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How much is a nest egg of $500,000 worth in retirement each year?
Old 03-02-2015, 10:14 PM   #1
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How much is a nest egg of $500,000 worth in retirement each year?

I have readed multiple sources

1) The end salary should be 8x the nest egg = $62,500/yr

2) CNN money says $500,000 withdrawal of $43,000/yr for 25 years

3) 3% of the nest egg $15,000/yr

4) 4% of the nest egg $20,000/yr

There is a big difference between $62,500 vs $15,000

What have you found to be true?
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Old 03-02-2015, 10:25 PM   #2
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How long are you predicting to be retired? ($43,000 is nuts, btw.)
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Old 03-02-2015, 10:29 PM   #3
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I don't know how long yet. I am in my 30's and trying to understand what my saving goal should be.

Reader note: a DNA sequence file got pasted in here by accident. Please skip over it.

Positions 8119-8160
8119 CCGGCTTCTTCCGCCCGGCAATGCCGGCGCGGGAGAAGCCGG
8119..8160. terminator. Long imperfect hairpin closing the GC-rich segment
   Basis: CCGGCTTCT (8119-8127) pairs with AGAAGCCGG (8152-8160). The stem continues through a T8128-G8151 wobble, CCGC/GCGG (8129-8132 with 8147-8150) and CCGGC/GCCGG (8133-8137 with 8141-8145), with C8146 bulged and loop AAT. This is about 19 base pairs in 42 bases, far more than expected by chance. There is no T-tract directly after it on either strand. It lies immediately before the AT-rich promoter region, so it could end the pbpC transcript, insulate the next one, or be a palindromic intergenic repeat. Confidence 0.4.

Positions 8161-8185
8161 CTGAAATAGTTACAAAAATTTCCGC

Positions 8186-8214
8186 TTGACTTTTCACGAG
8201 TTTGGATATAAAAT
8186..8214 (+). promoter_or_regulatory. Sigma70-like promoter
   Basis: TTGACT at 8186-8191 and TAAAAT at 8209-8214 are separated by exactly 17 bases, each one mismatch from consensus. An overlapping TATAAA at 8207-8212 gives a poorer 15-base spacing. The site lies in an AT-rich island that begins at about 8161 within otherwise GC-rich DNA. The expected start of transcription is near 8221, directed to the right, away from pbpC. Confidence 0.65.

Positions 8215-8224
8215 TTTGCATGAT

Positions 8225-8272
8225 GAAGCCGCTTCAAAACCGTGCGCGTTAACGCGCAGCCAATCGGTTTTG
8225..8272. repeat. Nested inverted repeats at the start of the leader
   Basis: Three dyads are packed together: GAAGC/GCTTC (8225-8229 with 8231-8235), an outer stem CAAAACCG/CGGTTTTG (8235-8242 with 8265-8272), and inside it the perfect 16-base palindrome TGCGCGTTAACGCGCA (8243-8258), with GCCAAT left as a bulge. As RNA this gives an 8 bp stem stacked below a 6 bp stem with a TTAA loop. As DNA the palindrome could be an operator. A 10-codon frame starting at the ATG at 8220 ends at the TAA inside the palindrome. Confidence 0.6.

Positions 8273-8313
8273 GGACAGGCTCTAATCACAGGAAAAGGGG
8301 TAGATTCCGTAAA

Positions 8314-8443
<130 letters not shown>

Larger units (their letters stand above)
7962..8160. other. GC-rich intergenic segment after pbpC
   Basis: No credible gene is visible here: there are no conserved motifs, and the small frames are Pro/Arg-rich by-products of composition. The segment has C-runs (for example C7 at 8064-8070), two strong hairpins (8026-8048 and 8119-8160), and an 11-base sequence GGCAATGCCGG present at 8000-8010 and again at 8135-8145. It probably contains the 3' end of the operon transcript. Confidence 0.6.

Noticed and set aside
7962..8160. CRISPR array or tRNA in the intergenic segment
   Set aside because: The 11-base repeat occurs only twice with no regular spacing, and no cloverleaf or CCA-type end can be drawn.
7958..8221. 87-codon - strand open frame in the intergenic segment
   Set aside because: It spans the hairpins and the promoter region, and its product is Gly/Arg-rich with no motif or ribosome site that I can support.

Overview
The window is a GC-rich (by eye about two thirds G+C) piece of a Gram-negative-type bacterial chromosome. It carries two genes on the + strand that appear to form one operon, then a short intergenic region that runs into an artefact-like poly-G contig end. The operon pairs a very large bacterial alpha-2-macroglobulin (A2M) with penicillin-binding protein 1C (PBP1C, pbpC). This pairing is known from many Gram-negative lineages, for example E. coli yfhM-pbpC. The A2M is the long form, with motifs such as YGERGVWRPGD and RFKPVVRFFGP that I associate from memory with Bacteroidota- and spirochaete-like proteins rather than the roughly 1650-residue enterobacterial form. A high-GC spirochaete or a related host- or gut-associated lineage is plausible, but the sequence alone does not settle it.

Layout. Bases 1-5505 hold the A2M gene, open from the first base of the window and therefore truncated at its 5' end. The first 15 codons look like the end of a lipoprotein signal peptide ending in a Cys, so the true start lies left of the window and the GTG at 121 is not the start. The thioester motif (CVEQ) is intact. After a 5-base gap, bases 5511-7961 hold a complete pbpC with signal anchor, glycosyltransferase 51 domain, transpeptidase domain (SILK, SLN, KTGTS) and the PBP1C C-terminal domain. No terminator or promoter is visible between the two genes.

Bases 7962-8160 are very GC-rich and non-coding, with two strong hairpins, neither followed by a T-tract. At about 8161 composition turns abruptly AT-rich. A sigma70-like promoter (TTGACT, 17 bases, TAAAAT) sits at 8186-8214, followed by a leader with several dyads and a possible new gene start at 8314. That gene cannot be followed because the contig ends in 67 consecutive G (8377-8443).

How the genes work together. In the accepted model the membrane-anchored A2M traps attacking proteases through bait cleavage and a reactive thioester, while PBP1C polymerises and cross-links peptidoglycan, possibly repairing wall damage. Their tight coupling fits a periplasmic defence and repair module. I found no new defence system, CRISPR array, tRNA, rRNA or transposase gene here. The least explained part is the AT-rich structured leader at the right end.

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How much is a nest egg of $500,000 worth in retirement each year?
Old 03-02-2015, 10:43 PM   #4
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How much is a nest egg of $500,000 worth in retirement each year?

The 43000 is likely assume 25-30 of it is coming from social security.

Btw- cnn calculators are a joke. Ignore them for all but entertainment.


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Old 03-02-2015, 10:45 PM   #5
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#1)
There I believe in all of these there is an assumption on the nest egg that you would also be earning social security. The age is a big determining factor, assuming there was social security of 2,000 per month for a 65 year old standard retiree or $24,000 that leaves (62,500 *.80) -24,000 as the old school rough estimate of what one would need and you would need about 25,000 per year to meet #1 for a 5% withdrawl, which for 30 years would have on average about an 86% chance of survival on many studies Retirement Planning by Targeting Safe Withdrawal Rates
This puts a very real risk of running out, the younger you are than 65 the more likely that your portfolio of 500,000 is not enough and other plans need to be made, assuming you could even cut 20% of your spending. This provides 49,000 per year of income available.